Three of Rick Barnes’ top recruits—Cameron Ridley, Prince Ibeh and Connor Lammert—stand 6’10” and weigh in between 220 to 230 lbs.
That trio will make Texas one of the Big 12’s biggest teams, especially if 6’7” rising sophomore Jonathan Holmes makes a successful transition to SF.
In college basketball, there’s no player who can change the course of the game more readily than a point guard. Fortunately for the Longhorns, they’ve got one of the Big 12’s best in rising sophomore Myck Kabongo.
The 6’1” Kabongo excelled on both ends of the floor as a freshman, dishing out 5.2 assists per game while racking up 1.3 steals a night on defense.
He’s likely to look for his own shot more often with J’Covan Brown gone, so don’t be surprised if his unremarkable scoring average (9.6 points per game a year ago) spikes next season.
Last year’s Longhorns didn’t help themselves any by playing mediocre defense. This season’s edition will benefit from a year of experience—especially for wing players such as Sheldon McClellan and Julien Lewis—but also from the influx of new talent.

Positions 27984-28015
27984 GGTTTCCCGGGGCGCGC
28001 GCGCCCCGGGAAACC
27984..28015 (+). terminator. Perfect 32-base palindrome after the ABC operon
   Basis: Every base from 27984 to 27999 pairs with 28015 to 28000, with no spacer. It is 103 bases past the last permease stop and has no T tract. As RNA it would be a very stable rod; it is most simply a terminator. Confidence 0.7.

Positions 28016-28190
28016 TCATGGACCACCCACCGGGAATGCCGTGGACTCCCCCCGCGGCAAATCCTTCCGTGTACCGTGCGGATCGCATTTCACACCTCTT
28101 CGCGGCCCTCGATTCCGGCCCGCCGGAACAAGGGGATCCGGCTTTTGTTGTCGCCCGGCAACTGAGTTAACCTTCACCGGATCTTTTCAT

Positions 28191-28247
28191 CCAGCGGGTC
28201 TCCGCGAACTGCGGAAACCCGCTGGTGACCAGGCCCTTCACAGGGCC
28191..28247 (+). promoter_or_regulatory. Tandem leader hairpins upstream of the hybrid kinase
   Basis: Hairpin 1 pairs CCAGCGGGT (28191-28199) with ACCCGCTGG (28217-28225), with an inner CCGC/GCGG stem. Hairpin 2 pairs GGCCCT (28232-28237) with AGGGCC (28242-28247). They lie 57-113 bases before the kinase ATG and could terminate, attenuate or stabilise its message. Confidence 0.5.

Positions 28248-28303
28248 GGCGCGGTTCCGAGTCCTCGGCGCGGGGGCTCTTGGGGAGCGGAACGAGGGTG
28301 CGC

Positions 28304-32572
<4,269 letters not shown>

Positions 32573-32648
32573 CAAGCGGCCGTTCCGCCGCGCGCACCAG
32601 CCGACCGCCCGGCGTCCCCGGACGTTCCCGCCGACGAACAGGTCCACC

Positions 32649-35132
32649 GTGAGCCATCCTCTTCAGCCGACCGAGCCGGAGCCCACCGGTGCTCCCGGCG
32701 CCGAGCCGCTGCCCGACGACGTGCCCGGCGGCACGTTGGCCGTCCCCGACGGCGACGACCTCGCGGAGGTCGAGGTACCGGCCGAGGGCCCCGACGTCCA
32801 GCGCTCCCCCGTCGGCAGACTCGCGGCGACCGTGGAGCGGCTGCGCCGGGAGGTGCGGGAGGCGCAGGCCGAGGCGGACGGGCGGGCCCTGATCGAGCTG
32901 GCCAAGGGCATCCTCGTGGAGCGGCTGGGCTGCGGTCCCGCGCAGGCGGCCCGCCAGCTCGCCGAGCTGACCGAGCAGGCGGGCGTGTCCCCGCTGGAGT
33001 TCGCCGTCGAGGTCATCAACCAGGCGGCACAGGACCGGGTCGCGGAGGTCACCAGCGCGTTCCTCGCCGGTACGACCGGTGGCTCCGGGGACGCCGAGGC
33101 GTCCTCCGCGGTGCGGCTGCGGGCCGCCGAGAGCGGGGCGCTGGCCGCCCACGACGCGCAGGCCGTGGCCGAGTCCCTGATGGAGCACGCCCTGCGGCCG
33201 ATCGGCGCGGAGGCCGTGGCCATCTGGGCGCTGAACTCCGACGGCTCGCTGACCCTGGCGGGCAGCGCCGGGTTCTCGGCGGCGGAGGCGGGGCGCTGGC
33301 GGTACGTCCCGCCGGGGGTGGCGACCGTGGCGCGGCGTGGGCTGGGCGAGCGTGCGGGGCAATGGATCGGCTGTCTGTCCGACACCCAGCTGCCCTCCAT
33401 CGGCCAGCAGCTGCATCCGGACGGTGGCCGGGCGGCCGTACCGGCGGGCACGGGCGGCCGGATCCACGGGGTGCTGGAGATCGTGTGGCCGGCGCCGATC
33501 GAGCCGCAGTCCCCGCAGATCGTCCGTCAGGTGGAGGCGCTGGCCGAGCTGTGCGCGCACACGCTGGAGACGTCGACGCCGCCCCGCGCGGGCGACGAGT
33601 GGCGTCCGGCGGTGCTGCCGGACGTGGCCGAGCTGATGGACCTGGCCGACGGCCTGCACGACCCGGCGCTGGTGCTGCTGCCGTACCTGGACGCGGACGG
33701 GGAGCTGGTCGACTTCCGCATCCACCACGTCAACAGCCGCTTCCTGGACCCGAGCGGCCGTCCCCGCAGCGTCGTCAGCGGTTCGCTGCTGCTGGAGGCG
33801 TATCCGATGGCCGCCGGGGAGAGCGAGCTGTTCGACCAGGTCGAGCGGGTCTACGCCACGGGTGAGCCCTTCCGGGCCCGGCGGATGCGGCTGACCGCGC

Freshman PF Prince Ibeh is a sensational shot-blocker in the mold of a young Marcus Camby, and having him roaming the paint will allow the quick-handed perimeter defenders to take more chances.
Factor in the presence of two more 6’10” frosh (both of whom have some shot-blocking chops of their own), and Texas will be a far tougher team to score on in 2012-13.
The gem of Rick Barnes’ recruiting class, Cameron Ridley is a 6’10” center who (with apologies to Myck Kabongo) will be the best player on the Longhorn roster next season.
Ridley has the bulk and the skills to dominate as a low-post scorer, even in a Big 12 where there are going to be high-powered centers—Jeff Withey, Isaiah Austin, Aaric Murray—in abundance.
Ridley is also a talented defender who won’t be easily overmatched on that end of the floor. The only thing likely to keep him from being one-and-done is the exceptional depth of the center position in this year’s freshman class.